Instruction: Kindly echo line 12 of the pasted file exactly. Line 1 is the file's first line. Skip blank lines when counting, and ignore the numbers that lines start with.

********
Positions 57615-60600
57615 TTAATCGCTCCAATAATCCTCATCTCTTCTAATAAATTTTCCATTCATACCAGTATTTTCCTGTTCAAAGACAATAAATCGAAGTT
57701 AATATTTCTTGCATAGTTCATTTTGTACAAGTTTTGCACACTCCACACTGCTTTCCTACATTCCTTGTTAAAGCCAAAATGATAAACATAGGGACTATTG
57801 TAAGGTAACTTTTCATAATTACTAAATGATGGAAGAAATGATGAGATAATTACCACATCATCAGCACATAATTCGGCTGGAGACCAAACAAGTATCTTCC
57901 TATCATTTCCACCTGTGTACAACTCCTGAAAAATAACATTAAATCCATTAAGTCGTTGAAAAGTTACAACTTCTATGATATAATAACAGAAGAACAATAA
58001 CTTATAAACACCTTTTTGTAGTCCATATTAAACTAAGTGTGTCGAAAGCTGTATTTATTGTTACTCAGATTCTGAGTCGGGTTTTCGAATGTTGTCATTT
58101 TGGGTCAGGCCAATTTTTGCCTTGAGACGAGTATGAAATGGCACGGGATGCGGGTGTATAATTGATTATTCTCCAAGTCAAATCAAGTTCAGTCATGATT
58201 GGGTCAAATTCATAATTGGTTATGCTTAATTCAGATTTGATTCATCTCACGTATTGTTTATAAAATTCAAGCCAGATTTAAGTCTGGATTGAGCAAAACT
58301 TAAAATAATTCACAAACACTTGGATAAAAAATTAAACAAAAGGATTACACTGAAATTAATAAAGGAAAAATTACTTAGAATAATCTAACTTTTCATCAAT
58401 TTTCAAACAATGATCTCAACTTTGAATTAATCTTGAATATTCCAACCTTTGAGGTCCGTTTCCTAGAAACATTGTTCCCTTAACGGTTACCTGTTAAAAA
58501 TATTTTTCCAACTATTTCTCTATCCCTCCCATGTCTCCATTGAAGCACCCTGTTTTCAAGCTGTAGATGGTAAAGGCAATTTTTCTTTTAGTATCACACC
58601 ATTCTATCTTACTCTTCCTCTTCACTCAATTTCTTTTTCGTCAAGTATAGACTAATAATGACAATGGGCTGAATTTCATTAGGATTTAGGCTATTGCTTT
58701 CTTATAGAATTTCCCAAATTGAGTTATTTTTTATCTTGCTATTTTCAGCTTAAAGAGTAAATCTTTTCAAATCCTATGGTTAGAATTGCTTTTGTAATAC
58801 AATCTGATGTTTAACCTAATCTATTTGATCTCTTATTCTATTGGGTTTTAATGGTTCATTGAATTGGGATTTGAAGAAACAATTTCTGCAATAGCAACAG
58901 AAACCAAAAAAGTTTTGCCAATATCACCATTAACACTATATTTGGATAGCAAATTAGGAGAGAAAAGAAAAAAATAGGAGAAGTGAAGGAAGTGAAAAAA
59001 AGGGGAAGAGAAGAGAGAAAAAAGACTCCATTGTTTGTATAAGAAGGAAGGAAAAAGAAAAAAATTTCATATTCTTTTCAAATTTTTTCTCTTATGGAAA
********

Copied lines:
58601 ATTCTATCTTACTCTTCCTCTTCACTCAATTTCTTTTTCGTCAAGTATAGACTAATAATGACAATGGGCTGAATTTCATTAGGATTTAGGCTATTGCTTT